APRN Alaska News
Ebola Risk Low In Alaska, Plan In Place To Stop Spread
Anne Hillman, KSKA – Anchorage
The State’s Department of Health says there is not much risk of Ebola reaching Alaska, but they do have a prevention plan in place.
Settlement In Mt. Marathon Race Suit
Ellen Lockyer, KSKA – Anchorage
The Seward Chamber of Commerce has been freed from any responsibility in the death of Mt. Marathon runner Michael LeMaitre.
Jury Deliberates Pipeline False Statement Case
The Associated Press
A Fairbanks jury has begun deliberations for a man charged with making false statements about the 1978 bombing of the trans-Alaska pipeline.
BBEDC Releases 2013 Annual Report
Mike Mason, KDLG – Dillingham
Mailboxes across the Bristol Bay region have been filling up in recent days with the 36-page annual report from the community development quota organization that represents the region.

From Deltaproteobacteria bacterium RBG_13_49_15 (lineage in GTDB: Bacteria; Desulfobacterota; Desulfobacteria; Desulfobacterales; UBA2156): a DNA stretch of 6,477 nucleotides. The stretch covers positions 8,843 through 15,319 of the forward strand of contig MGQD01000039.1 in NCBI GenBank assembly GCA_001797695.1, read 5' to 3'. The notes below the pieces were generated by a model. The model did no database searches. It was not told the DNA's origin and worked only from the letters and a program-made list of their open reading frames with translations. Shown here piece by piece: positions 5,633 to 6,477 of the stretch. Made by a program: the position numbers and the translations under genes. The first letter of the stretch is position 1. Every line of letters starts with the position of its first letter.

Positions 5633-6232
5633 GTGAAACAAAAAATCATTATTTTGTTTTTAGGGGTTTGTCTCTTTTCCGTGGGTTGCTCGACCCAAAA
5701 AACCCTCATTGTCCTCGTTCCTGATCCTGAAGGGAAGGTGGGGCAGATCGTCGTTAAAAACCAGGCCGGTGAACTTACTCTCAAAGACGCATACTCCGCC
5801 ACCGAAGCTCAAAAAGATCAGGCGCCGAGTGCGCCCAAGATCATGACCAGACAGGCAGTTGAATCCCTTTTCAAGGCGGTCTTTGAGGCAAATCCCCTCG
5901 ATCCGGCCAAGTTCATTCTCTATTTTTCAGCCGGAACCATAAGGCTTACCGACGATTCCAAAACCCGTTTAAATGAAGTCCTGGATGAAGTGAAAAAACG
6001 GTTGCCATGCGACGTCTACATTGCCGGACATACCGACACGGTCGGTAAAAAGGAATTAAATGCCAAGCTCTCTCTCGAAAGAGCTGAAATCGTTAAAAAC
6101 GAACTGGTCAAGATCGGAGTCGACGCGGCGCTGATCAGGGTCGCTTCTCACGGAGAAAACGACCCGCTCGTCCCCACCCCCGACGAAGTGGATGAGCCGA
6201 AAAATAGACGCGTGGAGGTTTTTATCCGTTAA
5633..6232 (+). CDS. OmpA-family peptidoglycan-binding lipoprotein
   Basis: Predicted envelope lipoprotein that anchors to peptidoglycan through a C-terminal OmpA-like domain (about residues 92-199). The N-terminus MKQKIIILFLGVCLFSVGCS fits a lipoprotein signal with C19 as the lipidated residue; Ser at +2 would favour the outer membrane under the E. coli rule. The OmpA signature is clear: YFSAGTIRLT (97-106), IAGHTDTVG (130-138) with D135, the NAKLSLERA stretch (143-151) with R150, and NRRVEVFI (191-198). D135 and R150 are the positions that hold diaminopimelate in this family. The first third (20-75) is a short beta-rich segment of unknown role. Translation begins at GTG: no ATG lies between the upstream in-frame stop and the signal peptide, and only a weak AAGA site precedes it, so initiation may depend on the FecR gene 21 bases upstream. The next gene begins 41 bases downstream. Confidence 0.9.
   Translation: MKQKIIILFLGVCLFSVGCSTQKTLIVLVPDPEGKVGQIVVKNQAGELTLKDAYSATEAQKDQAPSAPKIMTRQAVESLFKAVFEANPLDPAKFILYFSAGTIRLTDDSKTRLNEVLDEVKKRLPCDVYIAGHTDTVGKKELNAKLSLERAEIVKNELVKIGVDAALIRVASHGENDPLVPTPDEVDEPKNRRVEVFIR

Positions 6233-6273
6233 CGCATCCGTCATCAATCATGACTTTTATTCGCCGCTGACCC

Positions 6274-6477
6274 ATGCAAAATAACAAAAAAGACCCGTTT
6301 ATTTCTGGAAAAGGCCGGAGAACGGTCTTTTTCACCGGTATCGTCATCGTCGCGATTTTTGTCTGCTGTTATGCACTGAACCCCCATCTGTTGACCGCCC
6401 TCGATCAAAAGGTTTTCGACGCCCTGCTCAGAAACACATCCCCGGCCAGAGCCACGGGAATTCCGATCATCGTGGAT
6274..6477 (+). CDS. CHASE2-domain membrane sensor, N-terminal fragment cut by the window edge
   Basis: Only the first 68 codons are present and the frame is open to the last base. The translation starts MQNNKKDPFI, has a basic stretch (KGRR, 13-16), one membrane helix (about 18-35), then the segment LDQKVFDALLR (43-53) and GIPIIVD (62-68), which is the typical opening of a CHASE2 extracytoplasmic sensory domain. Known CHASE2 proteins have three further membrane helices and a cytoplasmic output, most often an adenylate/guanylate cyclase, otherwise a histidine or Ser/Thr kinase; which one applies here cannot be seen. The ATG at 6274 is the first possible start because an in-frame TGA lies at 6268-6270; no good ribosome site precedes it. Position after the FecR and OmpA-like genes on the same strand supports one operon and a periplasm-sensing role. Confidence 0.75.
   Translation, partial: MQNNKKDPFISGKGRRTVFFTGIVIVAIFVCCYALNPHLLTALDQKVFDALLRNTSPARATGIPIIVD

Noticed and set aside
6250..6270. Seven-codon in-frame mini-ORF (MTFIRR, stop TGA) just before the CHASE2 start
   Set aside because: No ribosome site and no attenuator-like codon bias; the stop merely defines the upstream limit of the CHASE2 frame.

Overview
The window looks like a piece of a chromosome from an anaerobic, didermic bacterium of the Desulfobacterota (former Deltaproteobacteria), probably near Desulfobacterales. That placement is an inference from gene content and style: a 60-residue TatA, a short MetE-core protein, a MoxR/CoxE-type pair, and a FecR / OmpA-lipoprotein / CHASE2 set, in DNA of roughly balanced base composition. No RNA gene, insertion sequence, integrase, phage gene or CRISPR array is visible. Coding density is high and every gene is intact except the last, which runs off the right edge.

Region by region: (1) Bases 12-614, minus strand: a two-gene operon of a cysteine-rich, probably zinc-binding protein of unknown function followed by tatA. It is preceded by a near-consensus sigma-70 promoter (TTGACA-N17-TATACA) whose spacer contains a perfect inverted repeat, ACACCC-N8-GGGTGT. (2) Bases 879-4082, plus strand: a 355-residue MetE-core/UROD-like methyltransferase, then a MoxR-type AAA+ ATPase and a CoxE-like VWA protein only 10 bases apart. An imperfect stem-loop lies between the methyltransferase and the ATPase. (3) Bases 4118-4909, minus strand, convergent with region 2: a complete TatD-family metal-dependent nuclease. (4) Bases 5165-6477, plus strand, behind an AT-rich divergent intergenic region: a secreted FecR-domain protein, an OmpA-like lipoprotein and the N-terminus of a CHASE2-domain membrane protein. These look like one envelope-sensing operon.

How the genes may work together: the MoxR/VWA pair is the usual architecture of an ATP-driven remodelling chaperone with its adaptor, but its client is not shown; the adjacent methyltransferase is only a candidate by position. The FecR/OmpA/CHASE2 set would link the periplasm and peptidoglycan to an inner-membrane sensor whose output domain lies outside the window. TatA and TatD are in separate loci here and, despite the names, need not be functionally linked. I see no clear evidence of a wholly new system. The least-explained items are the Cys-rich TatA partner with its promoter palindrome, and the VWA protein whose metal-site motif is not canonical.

Yup’ik Language Assistance Available For Early Voting In Bethel
Charles Enoch, KYUK – Bethel
Early or absentee voting begins Monday, October 20th for those who want to cast their ballots before the General Elections on November 4th.
Village Shows Teamwork Breaking Up A Frozen River For Fuel Delivery
Charles Enoch, KYUK – Bethel
Residents from the coastal village of Kongiginak, in Southwest Alaska, rallied against nature to clear the way for a barge, carrying a load of heating fuel and gasoline earlier this week. Freeze-up has already started along the coast.
Environmental Concerns Raised Over Navy Training In Gulf of Alaska
Marcia Lynn, KCHU – Valdez